To begin developing an automation in ActiveCampaign, begin with a “trigger.” There are a number of methods you can set off an automation, consisting of: When a tag is added When a contact subscribes to a list When a contact sends a form E-commerce and on-site choices (offered in the “Pro” plan) When the contact reaches a particular point in another automation.
From there, you can begin building the actions in your automation. Some actions that are offered in ActiveCampaign’s automations are: Send out an e-mail Inform a team member Wait conditions If/then conditionals Split traffic for testing Avoid to other parts of the automation Track objectives (The contact can avoid to the goal’s location in the automation.) Start or end another automation, or end the existing automation Post a webhook Subscribe or unsubscribe the contact to/from lists Update contact information Include and get rid of tags Include a note Lead scoring, SMS and site messages, and Facebook Customized Audience management are all “Pro” functions – Activecampaign Pricing.
Contrast with ConvertKit‘s Automations, which are more minimal. On ConvertKit, you can trigger an automation when: The contact submits a form The contact buys A tag is included to the contact A customized field is upgraded with a particular value From there, you can create Conditions, to check whether the contact has a specific tag or custom field value.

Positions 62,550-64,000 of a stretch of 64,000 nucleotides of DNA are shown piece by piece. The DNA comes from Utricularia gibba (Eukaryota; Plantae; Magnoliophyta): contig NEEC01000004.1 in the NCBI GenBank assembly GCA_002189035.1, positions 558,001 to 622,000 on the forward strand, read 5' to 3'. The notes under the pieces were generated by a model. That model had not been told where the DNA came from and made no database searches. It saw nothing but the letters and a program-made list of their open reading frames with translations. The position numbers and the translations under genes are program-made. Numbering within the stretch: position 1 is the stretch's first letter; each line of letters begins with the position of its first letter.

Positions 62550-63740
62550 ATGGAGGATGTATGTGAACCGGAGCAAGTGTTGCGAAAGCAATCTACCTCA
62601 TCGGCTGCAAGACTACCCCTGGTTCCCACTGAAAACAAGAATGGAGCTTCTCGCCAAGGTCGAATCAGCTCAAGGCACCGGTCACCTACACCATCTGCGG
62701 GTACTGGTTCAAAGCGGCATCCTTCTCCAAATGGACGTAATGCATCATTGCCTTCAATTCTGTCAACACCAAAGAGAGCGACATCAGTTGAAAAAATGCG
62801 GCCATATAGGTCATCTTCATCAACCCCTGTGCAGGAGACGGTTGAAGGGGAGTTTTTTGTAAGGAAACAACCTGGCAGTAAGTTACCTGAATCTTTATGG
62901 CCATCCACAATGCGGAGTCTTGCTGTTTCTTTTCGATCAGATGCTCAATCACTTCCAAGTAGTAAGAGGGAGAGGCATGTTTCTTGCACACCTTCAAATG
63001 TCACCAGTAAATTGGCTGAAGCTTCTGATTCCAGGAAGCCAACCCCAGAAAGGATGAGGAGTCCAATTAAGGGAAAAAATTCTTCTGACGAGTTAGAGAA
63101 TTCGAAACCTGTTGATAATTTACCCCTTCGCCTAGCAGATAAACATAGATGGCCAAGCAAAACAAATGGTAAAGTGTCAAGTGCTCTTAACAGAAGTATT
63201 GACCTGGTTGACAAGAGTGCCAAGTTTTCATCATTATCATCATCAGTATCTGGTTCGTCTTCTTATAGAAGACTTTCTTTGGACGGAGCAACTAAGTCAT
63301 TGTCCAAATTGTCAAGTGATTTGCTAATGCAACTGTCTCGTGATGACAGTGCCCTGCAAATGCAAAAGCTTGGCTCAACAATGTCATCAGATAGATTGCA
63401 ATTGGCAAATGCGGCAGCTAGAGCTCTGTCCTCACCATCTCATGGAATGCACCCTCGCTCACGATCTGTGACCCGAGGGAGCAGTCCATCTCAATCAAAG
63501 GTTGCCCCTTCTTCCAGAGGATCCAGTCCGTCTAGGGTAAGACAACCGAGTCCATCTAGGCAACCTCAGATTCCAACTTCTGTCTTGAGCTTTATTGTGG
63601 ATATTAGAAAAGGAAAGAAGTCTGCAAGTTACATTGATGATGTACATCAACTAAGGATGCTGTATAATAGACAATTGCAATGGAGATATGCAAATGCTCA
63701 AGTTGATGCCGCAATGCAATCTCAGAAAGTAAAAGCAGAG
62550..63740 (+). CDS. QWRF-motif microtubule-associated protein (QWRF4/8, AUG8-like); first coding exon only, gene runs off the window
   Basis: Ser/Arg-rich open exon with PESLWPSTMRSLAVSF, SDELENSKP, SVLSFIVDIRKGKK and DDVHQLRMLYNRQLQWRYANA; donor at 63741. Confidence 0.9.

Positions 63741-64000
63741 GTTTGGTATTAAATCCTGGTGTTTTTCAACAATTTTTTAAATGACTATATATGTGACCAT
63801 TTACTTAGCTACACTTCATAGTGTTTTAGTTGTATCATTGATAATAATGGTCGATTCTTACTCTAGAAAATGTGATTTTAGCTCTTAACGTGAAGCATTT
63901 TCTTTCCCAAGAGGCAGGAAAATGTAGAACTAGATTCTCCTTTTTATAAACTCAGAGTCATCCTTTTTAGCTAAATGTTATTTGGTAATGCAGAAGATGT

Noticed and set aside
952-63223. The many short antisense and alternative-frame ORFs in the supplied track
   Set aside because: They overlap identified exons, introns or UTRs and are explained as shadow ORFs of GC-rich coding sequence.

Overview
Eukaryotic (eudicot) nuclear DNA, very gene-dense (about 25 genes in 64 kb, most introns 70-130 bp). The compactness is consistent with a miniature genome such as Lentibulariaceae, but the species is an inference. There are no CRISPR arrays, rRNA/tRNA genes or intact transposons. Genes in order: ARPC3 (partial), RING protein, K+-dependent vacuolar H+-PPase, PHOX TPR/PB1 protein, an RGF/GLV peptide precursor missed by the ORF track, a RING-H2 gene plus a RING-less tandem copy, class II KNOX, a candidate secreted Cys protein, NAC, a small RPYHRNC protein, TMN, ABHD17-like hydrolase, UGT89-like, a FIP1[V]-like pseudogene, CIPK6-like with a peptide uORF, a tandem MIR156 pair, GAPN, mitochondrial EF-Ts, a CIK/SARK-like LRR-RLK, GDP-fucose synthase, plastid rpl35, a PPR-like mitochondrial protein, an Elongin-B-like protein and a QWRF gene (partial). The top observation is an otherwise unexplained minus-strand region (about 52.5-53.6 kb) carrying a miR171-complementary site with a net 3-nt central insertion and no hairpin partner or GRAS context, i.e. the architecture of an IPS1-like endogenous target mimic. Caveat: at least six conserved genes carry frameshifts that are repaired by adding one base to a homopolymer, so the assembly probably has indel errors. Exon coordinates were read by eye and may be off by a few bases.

You can likewise produce Occasions, which are a bit like ActiveCampaign’s Objectives, however without the reporting. You can track an Occasion when: A tag is added or gotten rid of The contact makes a purchase A date happens A custom field is updated with a certain value You don’t create e-mails in ConvertKit’s Automations.
For more on how ActiveCampaign compares to ConvertKit, read my ConvertKit vs ActiveCampaign contrast. The primary method I construct my list is through an e-mail course. ActiveCampaign makes it simple for me to develop my e-mail course precisely how I wish to develop it. Lots of marketers build extremely easy email sequences for their “e-mail courses.” A contact signs up, and after that that contact immediately begins getting lessons.
It was easy to develop with ActiveCampaign, however difficult when I was with MailChimp. I do not do that technique. My email course is manually synced with this countdown timer on my site. You need to sign up by Friday night, and a new course begins each Monday early morning. When I initially attempted this approach, I was on MailChimp.
Here’s the automation I use to welcome new trainees to my Style Pitfalls course. There’s a few things going on here: The automation sends out all contacts a “welcome e-mail (Activecampaign Pricing).” The automation verifies that it’s not Friday. If it’s not Friday, the automation waits up until it is Friday. At 11am, it sends out a “pump up” e-mail to get the students prepared for next week’s course, and motivate them to share it with good friends.
The contact will begin getting lessons the following Monday morning. If it is Friday and after 7pm, the contact missed registration for next week’s class. They’ll get the pump up email the following Friday early morning, and lessons the Monday after that. It was impossible for me to automate this with MailChimp.